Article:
Do you love corn on the cob as much as me? Because I really, REALLY love it. In fact, after eating it all summer, I’m always so disappointed to go back to eating store-bought frozen corn in the fall. So… this year, my family and I made freezer corn from their farm-grown sweet corn. It took us a couple hours and several hundred ears of corn, but we ended up with about 60 quarts of corn! Here’s how we did it:
Step 1: Pick corn (or buy from a local farmer!) We didn’t count but probably had about 500-600 ears of corn. Some were a bit small but we didn’t think we’d up to another day of making freezer corn so we grabbed as much as we could.
Step 2: Husk it all… remove the silk and any blights, bugs, or nasty bits. My family gardens organically so we did have to cut off a few rotten ends. But it’s worth it to me to know that our corn is chemical-free.
Step 3: Cook the corn. We set up an area outside with a couple tables and a turkey deep frier. (This is a really big pot with it’s own heat source and holds 30+ ears at a time. Perfect for large batches of sweet corn.) Once the water is boiling, drop in the ears of corn for THREE minutes. Yes, 3 minutes. Don’t cook much longer or it starts to get tough/not as sweet. Remove the corn and let it sit until it’s cool enough to handle with your hands.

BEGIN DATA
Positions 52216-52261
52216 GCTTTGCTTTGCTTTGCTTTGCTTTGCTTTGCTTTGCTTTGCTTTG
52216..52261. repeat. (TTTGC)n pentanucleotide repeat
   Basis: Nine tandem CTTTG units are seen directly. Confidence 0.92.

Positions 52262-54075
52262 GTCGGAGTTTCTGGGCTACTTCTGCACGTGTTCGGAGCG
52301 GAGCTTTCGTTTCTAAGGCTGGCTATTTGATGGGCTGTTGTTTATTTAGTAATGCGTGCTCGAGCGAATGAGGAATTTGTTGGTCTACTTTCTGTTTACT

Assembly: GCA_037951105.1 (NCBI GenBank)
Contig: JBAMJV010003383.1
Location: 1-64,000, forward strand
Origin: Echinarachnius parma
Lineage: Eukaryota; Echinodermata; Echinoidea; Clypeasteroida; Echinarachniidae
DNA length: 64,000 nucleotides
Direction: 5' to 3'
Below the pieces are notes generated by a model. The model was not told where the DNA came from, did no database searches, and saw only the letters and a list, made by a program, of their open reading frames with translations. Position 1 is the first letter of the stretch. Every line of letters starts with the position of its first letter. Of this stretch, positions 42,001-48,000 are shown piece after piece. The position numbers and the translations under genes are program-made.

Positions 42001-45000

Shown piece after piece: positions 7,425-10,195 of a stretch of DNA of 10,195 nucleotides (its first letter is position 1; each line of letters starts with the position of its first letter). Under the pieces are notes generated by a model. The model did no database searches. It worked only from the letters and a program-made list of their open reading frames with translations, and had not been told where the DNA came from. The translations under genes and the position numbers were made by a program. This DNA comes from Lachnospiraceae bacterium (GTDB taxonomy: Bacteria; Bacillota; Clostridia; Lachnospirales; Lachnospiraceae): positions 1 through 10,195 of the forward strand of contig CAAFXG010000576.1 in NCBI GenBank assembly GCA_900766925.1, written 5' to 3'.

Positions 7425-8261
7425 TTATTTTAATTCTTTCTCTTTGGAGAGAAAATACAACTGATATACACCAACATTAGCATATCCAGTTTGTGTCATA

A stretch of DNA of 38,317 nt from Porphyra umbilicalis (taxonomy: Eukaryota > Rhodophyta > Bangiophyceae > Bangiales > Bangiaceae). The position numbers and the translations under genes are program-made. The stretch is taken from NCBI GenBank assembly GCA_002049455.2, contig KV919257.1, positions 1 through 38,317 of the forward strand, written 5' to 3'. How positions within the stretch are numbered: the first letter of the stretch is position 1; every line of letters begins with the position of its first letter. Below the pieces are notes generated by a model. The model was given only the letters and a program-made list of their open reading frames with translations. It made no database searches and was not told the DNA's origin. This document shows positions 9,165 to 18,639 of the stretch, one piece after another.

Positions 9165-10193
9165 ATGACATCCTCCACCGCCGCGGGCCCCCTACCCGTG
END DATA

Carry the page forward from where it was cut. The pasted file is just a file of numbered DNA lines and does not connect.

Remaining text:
Step 4: Use an electric knife and shear the corn off the cob. You could use a traditional knife but electric knives make this soooooo fast and easy. We just used a couple of extension cords and had three electric knives running at once.
Finally, pack it all in whatever size freezer bag you prefer. We chose quart sized and packed it to lay flat so it will take up less room in the freezer. Perfecto.
Tips: We had six people helping and formed an assembly line of sorts. While some of us were picking, others were husking. Then once the water was hot enough, we divided into groups. One person was responsible for cooking, three of us used electric knives to cut corn, and the other two emptied the area of corn cobs and husks, and also helped pack the corn into bags. This was a huge pile of corn and we were completely finished within 4 hours. Within 6 hours of being picked, this corn was cooked, packed, and frozen.